An extra 15 dangerously ill Western Australians could receive lifesaving transplants each year under new laws expected to pass State Parliament this week that will bring WA into line with other Australian States and Territories.
Health Minister Jim McGinty said the ‘Living Wills’ legislation would remove legal uncertainties in obtaining consent from patients and their families for organ donation to occur after the heart had stopped.
“The laws will give Western Australian doctors the same legal protection that their colleagues in other parts of Australia have, enabling them to raise the matter of organ donation when it has become clear that a patient is no longer benefitting from medical care and is about to die,” Mr McGinty said.
“The current lack of legal certainty means that every year people who wish to donate are unable to, and other seriously ill people miss out on lifesaving transplants.
“Currently in WA only patients who have suffered brain death and are being supported on a mechanical ventilator can donate organs.
“Many patients who die peacefully under other circumstances cannot currently become organ donors even if they have expressed the wish to do so.
“The new laws will enable doctors to discuss organ donation with these patients and their families in advance of their death and in some cases be able to honour their wish to become an organ donor.”
This approach is known as ‘donation after cardiac death’ and is standard process in all other parts of Australia and throughout much of the world.
The Minister said only patients who had previously registered their wishes to become a donor would be considered.
“This means that if a patient who is close to death wants to be a donor, important plans can be put in place, including arrangements for surgery, which will increase the chances of organ donation being possible,” he said.
In 2007, in South Australia the donation after cardiac death program resulted in two patients becoming organ donors and four patients receiving organ transplants. In the first four months of 2008, there have already been two after cardiac death donors. If this rate is sustained for the remainder of the year there will have been a 10 per cent increase in SA’s overall organ donation rate, resulting in approximately 14 additional patients receiving a transplant each year.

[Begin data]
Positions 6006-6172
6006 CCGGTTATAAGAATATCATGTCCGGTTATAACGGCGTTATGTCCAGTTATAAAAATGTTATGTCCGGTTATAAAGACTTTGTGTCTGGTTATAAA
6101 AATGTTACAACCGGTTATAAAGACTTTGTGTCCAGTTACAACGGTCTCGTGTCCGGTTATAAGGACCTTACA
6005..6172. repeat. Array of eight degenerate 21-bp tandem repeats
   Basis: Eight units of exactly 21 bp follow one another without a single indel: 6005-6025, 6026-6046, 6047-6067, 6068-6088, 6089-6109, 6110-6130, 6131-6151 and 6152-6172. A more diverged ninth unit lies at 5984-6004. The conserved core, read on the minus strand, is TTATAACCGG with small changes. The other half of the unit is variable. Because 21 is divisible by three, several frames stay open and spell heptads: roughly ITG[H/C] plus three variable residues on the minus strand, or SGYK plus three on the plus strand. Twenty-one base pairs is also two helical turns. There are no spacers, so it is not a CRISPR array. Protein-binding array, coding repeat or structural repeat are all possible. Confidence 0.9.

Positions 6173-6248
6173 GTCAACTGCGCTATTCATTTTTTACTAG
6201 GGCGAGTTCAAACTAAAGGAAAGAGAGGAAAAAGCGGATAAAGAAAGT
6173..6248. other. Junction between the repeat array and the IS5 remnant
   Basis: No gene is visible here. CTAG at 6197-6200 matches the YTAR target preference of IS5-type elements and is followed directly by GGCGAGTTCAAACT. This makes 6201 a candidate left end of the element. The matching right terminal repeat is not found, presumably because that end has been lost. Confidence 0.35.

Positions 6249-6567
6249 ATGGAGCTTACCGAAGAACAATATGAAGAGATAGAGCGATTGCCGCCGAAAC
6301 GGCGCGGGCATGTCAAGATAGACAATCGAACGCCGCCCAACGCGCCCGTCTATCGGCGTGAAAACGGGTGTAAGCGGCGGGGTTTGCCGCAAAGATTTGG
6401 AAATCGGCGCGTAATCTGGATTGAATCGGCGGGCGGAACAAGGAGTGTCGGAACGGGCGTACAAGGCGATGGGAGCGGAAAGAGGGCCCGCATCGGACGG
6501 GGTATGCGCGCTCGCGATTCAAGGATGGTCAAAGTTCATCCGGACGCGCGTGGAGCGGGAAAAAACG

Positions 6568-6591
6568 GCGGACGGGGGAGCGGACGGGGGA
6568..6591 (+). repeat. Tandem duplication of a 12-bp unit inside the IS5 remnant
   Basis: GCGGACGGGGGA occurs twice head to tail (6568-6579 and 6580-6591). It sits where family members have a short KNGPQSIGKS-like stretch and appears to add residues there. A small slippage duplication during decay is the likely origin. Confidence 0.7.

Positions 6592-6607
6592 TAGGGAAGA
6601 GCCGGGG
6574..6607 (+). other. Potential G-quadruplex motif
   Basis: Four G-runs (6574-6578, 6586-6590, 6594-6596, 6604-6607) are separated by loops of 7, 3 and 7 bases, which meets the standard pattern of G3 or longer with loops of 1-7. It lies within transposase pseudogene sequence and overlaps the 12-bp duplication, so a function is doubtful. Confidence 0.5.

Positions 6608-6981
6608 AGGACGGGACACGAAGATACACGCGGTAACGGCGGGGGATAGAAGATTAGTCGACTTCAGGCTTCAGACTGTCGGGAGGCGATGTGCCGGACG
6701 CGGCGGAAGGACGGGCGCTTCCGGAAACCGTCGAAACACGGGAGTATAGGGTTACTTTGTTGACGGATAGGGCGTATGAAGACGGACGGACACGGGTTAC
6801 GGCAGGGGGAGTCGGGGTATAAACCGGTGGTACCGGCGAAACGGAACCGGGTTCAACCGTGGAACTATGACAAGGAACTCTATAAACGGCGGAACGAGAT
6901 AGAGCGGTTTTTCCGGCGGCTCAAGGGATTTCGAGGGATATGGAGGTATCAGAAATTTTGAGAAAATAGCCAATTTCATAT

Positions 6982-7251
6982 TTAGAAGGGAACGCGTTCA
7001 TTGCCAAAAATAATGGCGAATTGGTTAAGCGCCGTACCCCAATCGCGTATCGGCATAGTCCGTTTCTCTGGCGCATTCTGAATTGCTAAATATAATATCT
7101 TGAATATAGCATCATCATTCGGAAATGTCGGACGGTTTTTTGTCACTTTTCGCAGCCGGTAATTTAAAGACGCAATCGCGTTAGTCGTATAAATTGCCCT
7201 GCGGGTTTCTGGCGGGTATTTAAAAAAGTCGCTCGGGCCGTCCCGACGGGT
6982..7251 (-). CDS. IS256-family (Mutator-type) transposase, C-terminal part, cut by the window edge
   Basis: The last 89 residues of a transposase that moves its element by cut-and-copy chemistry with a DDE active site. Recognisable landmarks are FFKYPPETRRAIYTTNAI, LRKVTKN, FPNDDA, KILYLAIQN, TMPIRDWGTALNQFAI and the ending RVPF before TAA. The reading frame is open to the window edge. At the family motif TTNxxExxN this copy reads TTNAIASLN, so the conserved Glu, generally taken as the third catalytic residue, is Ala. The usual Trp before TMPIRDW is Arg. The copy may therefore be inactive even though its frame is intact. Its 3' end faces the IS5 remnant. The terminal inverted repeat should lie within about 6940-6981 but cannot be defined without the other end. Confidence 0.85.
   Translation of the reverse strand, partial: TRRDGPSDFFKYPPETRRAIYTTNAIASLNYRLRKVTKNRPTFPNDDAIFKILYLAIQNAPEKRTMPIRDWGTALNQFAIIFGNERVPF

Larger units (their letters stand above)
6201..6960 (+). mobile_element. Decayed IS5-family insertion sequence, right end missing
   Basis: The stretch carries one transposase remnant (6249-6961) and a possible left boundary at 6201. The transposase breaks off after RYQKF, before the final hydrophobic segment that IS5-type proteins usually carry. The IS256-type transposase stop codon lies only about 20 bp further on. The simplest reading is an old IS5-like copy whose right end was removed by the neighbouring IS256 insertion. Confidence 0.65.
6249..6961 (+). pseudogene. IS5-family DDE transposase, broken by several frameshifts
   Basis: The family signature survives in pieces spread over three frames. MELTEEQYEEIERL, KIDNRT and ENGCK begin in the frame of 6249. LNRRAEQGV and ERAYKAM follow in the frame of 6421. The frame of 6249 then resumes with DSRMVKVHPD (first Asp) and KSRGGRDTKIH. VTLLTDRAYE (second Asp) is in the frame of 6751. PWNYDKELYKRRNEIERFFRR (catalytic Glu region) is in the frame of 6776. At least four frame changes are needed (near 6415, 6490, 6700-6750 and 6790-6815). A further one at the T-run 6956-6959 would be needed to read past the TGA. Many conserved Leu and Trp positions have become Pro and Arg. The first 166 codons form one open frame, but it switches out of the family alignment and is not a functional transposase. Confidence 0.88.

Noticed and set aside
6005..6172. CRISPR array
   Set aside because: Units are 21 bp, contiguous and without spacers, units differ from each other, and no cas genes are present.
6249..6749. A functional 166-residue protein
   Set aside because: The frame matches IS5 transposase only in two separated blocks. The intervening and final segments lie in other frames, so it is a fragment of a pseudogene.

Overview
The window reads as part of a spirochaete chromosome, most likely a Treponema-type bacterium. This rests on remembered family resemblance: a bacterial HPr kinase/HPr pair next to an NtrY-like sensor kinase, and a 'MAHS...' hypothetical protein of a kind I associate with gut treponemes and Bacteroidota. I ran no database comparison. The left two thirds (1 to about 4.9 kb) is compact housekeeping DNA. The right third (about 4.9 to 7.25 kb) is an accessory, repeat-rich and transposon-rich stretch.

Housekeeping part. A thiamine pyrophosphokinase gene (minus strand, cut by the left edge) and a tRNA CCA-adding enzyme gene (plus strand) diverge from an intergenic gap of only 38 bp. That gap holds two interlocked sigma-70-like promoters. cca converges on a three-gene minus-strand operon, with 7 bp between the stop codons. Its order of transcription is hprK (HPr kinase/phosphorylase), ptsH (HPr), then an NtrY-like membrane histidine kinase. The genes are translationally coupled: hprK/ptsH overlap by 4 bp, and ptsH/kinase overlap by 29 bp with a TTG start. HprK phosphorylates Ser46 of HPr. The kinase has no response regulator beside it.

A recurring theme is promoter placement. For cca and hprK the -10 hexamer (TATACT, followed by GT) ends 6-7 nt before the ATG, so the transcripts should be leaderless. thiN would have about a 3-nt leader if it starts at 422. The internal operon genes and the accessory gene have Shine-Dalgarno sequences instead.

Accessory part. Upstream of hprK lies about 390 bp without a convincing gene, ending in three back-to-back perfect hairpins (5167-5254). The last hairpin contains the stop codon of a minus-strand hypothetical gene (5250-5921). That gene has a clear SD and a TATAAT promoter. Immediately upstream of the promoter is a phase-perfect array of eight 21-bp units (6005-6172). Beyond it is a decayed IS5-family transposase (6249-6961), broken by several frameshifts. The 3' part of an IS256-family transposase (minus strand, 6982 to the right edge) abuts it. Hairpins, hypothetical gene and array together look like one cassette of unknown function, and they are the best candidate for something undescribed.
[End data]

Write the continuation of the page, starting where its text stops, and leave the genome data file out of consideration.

“In parts of the United Kingdom, where organ donation after cardiac death has been in place for longer, donors who have undergone cardiac death contribute 25 per cent of all donated organs,” Mr McGinty said.
“I encourage patients to include organ donation as part of their new individual advanced health directives, what we call ‘living wills’, while also continuing to register on the existing Australian Organ Donation Register.
“We should all consider the important issue of organ and tissue donation and discuss our wishes with our families while we are fit and healthy.
“This can make the tough decision of whether to donate our organs or not much easier for them if the situation ever arises.”
The new laws amend key clauses in the Criminal Code that have been the source of concern for many health professionals who care for dying patients. The amendment makes it clear that doctors who make a decision not to continue treatment, where that decision is made in good faith and responding to the dying patients wishes, are not criminally responsible.
The President of the Australian Medical Association in Western Australia, Professor Geoff Dobb said; “This is important legislation for the people of Western Australia, giving important reassurance that their wishes in regard to medical treatment, especially when they are close to death, will be respected.
“A further benefit is that it increases the opportunities for those who wish to be organ donors after death to have this wish fulfilled, and give life to others.”
In 2007, 58 Western Australians donated organs and tissues upon their death, resulting in life saving and life enhancing transplants for more than 200 people in this State.
The Minister said there was currently 650,000 Western Australians registered on the Australian Organ Donor Register.
“Where someone has registered their wishes, families almost always support the individual’s wishes to be a donor,” Mr McGinty said.
“The new laws are part of the State Government’s big push to increase the number of dangerously ill Western Australians each year who are able to receive a lifesaving transplant. A summit to examine all other options to increase the rate of organ donation will be held in the coming months.”
The Consent to Medical Treatment Bill 2006 would:
• allow adults to make an advance health directive - or living will - about future health matters, including the withdrawal or withholding of medical treatment and life sustaining measures;
• allow adults to appoint an enduring guardian to make personal, lifestyle and medical decisions on their behalf in the event of future incapacity;
• enable a responsible person, such as a loved one or next-of-kin to make medical decisions on behalf of a mentally incapacitated person in the absence of a living will or enduring guardian; and
• provide clinicians with legal protection from criminal and civil liability to carry out the wishes of dying patients or their guardians.
Minister's office: 9422 3000